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** If you want to know the truth about evolution you can visit any of these websites:

 

 

 

 

 

 

 

 

 

 

 

Finally! Hinduism in One Page

The Essence of Hinduism

(The single best book on the this topic is Huston Smith’s The World’s Religions.)

Part One: The main practical elements of Hinduism

A. You Can Have What You Want

We begin by wanting pleasure. This is natural, but it doesn’t satisfy our total nature. We also want worldly success, especially wealth, fame, and power. This is a worthy goal, but people whose development is not arrested will outgrow these desires too. Hinduism doesn’t say that everyone will outgrow worldly desires, but at some point in their reincarnations people will renounce ego desires. This is the first great step in religion. In the end all worldly rewards prove insufficient, and in some reincarnation we turn to the Path of Renunciation. This is the moment Hinduism has been waiting for.

B. What People Really Want

People really want infinite being, infinite awareness, and infinite joy. This satisfies their total being. There are four paths to the realization of our total being, and people should focus on the one that best suits them while practicing all of them.

a. The Way to God (enlightenment) through Knowledge (Jnana Yoga) – This path is intended for those who have a strong reflected bent.
b. The Way to God (enlightenment) through Love (Bhakti Yoga) – This path is the most popular of the four, and best for those with a more emotional bent.
c. The Way to God (enlightenment) through Work (Karma Yoga) – The third path is intended for persons of active bent.
d. The Way to God (enlightenment) through Psychophysical Exercises (Raja Yoga) – This yoga is designed for people who are of scientific, meditative bent.

Part Two: The main theoretical ideas of Hinduism

A. The Concept of God (Brahman)

Hinduism encourages devotees to think of Brahman as either personal or transpersonal, depending on which carries the most exalted meaning for the mind in question.

B. Reincarnation

The process by which an individual soul passes through a sequence of bodies is known as reincarnation. In a human body, the soul has self-consciousness, freedom, and responsibility. Each thought and deed sculpts one’s destiny. Everybody gets exactly what is deserved (the law of karma.)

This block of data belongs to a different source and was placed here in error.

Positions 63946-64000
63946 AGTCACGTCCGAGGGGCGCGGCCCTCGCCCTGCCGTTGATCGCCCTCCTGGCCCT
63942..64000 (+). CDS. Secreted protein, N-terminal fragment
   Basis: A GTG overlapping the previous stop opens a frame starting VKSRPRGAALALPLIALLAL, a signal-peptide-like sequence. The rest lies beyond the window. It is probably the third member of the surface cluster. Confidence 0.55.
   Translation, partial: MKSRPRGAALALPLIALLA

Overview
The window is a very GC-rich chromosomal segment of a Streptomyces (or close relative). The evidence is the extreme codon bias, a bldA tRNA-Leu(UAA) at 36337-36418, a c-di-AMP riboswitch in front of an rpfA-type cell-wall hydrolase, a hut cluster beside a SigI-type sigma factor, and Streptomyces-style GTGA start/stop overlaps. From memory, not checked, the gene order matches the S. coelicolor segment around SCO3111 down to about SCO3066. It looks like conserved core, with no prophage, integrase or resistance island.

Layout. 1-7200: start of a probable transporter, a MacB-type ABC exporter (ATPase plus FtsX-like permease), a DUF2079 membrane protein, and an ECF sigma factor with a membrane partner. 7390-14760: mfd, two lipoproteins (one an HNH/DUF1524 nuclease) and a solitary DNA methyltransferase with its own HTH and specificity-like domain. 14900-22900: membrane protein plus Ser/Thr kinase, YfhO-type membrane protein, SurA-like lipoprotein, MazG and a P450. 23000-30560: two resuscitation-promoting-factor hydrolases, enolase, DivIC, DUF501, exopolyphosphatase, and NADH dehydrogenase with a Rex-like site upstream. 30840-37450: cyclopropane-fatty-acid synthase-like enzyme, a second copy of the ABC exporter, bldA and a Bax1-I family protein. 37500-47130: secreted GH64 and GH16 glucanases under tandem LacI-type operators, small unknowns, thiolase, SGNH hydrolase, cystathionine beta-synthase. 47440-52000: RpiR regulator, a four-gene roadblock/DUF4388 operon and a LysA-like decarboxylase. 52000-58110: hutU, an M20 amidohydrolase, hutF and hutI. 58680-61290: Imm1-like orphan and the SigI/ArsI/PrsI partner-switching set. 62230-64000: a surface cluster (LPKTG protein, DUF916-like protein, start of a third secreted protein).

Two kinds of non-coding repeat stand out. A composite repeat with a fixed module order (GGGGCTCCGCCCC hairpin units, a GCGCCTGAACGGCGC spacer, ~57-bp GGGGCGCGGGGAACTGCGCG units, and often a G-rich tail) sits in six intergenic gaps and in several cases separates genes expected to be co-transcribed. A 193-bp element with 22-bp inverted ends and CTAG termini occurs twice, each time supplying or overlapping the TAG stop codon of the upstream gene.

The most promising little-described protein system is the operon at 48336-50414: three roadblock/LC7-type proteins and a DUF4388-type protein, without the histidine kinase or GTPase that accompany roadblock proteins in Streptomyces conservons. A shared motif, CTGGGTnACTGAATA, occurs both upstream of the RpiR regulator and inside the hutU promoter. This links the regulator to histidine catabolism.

C. The Atman

The soul is called the Atman, the God within. Some say the individual soul  eventually passes into identification with God and loses every trace of its former separateness. Others say that some slight differentiation between the soul and God always remains.

D. The World

We live in: a) a physical and temporal world of galaxies and time;  b) a moral world operating according to the law of karma; c) a world that is maya, deceptively passing off its multiplicity and materiality as real; d) a world where people can develop their capacities; e) a world that is lila, the play of the divine in its cosmic dance—untiring, unending, resistless, yet ultimately beneficent with a grace born of infinite vitality.

E. Many Paths to the Same Summit

That Hinduism has shared her land for centuries with Jains, Buddhists, Parsees, Muslims, Sikhs, and Christians may help explain an idea that comes out more clearly through her than in other religions—her conviction that the various major religions are alternate paths to the same goal. To claim salvation as the monopoly of any one religion is like claiming that God can be found in this room but not the next, in this attire but not another.

The Holocaust

I watched the PBS documentary “Memory of the Camps,” last night. (Watch Memory of the Camps for free on FRONTLINE’s website here, and learn more about the film’s remarkable history here. It turns out that some of the editing of the film was done by Alfred Hitchcock.)

The documentary is composed of film footage taken by Allied forces when they marched into the concentration camps in Germany in 1945. There are simply no words to describe what they found. “The footage was as horrifying as it gets: Gas chambers. Pits full of the bodies of thousands of systematically starved men, women, and children. Crematoria designed to burn large numbers of corpses. And haunted, emaciated survivors.”

The film was originally aired by FRONTLINE in May of 1985. At that time The New York Times said, “Memory of the Camps is a filmed monument that does more than tell the story of what it is recalling. It is the story itself,” and the Boston Globe called it “an uninterrupted silent scream that one can’t turn a deaf ear to or look away from.”